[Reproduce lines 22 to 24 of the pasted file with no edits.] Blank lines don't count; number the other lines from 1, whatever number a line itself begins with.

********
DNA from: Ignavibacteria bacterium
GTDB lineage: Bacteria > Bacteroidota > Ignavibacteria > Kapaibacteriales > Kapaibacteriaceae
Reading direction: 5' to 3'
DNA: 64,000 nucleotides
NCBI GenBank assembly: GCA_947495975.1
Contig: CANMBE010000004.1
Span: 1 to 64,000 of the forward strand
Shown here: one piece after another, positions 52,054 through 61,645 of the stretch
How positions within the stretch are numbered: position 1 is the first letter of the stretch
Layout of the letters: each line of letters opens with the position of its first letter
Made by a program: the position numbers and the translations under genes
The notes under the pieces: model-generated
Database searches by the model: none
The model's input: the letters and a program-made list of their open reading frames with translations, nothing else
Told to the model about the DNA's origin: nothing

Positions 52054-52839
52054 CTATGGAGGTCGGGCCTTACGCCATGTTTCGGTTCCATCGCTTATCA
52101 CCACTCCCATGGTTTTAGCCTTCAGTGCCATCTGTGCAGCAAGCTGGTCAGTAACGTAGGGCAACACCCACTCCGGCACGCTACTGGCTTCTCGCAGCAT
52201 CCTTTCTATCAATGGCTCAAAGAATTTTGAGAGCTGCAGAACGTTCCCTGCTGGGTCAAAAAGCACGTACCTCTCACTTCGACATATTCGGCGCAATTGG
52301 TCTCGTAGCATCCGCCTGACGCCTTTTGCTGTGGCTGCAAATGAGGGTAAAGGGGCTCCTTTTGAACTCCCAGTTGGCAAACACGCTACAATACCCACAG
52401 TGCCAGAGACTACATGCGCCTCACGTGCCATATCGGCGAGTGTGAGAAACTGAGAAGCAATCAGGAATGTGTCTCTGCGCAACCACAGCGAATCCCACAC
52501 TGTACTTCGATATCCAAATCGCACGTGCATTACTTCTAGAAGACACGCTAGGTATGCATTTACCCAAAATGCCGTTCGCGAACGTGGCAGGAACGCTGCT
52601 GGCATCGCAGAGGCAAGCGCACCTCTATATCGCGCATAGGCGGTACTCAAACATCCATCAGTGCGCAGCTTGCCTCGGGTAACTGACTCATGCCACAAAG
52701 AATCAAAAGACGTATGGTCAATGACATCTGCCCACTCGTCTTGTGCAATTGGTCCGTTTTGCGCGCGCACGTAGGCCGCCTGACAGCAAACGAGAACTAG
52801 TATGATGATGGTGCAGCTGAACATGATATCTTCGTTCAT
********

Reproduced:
52501 TGTACTTCGATATCCAAATCGCACGTGCATTACTTCTAGAAGACACGCTAGGTATGCATTTACCCAAAATGCCGTTCGCGAACGTGGCAGGAACGCTGCT
52601 GGCATCGCAGAGGCAAGCGCACCTCTATATCGCGCATAGGCGGTACTCAAACATCCATCAGTGCGCAGCTTGCCTCGGGTAACTGACTCATGCCACAAAG
52701 AATCAAAAGACGTATGGTCAATGACATCTGCCCACTCGTCTTGTGCAATTGGTCCGTTTTGCGCGCGCACGTAGGCCGCCTGACAGCAAACGAGAACTAG